• Join over 1.2 million students every month
  • Accelerate your learning by 29%
  • Unlimited access from just £6.99 per month

Investigating the Effect of Concentrations of Solutions

Extracts from this document...

Introduction

Investigating the Effect of Concentrations of Solutions Introduction In this experiment we will be investigating the effect that the concentration of salt in water has on the resistance of the solution. The possible variables I could use are as follows: Mass of salt, temperature, voltage used, volume of water used to dissolve salt. The input variable will be the amount of salt we mix in the solution, and the output variables resulting from this will be the current and the resistance. I have chosen to vary the amount of salt because I think that varying the mass of salt is easier and more accurate than varying the other variables. I am going to keep the test fair by only varying the amount of salt I put into the solution, by carefully weighing its mass electronically, and by carefully measuring the amount of water I use to dissolve the salt in each time with measuring cylinders, and also stirring the solution until all of the salt has disappeared to make sure that it is accurate showing how salt effects conductivity. I will also carry the test out at room temperature. The variables I am keeping constant are: * The input voltage used * The volume of water used * The temperature ...read more.

Middle

certain constants to be used for example I decided that 75ml of water was the best amount to use as any less wasn't enough to cover the anodes and keep its contact equal with the water. I also decided to keep the input voltage at 4 volts as this produced enough to give good results and didn't produce too much poisonous chlorine if kept on a little longer while taking results. Results next page:- Results Below is a table of the results I obtained and the results of my repeat. The temperature of the water was always constant at 21�C. The electrodes are kept 2cm apart in each test. Test 1 Test 2 Ave. Volume Of water (cm�) Mass Of salt (g) Voltage (V) Current (A) Resistance (?) Voltage (V) Current (A) Resistance (?) Ave. Resistance (?) 75 0.5 3.37 0.11 30.6 3.38 0.11 30.7 30.65 75 1.0 3.36 0.14 24.0 3.38 0.14 24.1 24.10 75 1.5 3.37 0.16 21.1 3.37 0.15 22.5 21.80 75 2.0 3.37 0.17 19.8 3.36 0.17 19.8 19.80 75 2.5 3.36 0.19 18.7 3.36 0.18 18.7 18.20 75 3.0 3.37 0.20 16.9 3.37 0.20 16.9 16.90 75 3.5 3.36 0.22 16.0 3.36 0.21 16.0 15.65 75 4.0 3.36 0.24 14.7 3.37 0.23 14.7 14.35 Analysis To ...read more.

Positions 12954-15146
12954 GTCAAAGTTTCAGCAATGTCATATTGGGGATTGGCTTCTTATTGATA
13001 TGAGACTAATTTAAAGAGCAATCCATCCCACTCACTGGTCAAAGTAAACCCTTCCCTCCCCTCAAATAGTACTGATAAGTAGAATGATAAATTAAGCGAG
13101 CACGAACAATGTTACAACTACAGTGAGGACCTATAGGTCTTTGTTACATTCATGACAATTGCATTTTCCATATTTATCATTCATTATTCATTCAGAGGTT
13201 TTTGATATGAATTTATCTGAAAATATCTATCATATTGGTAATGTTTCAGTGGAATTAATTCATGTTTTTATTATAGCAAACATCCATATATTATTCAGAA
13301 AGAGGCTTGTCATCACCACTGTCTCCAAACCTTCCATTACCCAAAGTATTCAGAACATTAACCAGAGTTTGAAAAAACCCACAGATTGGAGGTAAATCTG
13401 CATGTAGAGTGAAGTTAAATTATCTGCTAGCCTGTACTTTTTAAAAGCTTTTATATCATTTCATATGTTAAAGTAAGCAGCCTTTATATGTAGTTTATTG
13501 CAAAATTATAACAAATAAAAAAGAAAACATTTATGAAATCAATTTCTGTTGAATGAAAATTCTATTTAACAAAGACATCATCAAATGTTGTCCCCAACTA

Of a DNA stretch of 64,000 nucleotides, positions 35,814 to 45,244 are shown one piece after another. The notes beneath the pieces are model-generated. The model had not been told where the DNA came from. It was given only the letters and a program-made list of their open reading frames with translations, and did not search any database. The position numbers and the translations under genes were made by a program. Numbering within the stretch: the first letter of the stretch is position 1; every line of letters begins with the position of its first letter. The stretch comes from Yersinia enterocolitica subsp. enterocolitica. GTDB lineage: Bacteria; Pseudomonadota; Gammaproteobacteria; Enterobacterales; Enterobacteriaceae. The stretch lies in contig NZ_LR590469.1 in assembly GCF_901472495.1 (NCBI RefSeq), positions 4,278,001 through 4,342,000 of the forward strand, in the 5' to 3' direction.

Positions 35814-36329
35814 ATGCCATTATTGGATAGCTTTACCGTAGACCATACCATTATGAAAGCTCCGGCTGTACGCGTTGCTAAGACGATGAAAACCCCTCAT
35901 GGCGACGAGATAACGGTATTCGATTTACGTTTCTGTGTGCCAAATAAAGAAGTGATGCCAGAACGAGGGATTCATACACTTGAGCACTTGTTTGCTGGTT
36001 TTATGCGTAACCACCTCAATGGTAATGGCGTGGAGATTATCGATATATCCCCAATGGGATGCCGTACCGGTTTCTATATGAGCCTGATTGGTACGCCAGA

Conclusion

This pattern suggests that my results are reliable. However, it would be preferable if the experiment could be carried further so that I could make sure of this pattern, but I didn't have enough time to do this. The problems of this experimental procedure are detailed above describing possible causes of the anomalous result, and problems could be improved by: * Reducing human error with more care and attention * Checking equipment for faulty connections, or using newer equipment * Using distilled or purer water for the experiment instead of tap water * More accurate scales running to more decimal points * More thorough cleaning of equipment after obtaining each result The experiment could be continued by using higher amounts of salt in the solution, until no more can be added (the solution is saturated), or even by using different solutions, like other salts, or effects of using acid instead of water etc. It would also be interesting to investigate the effects of using other salts, and whether they affect resistance similarly. All of these could provide more insight into the relevance of this experiment, and give a wider view of what material will allow the conduction of electricity. Jason Millman 11A ????? ...read more.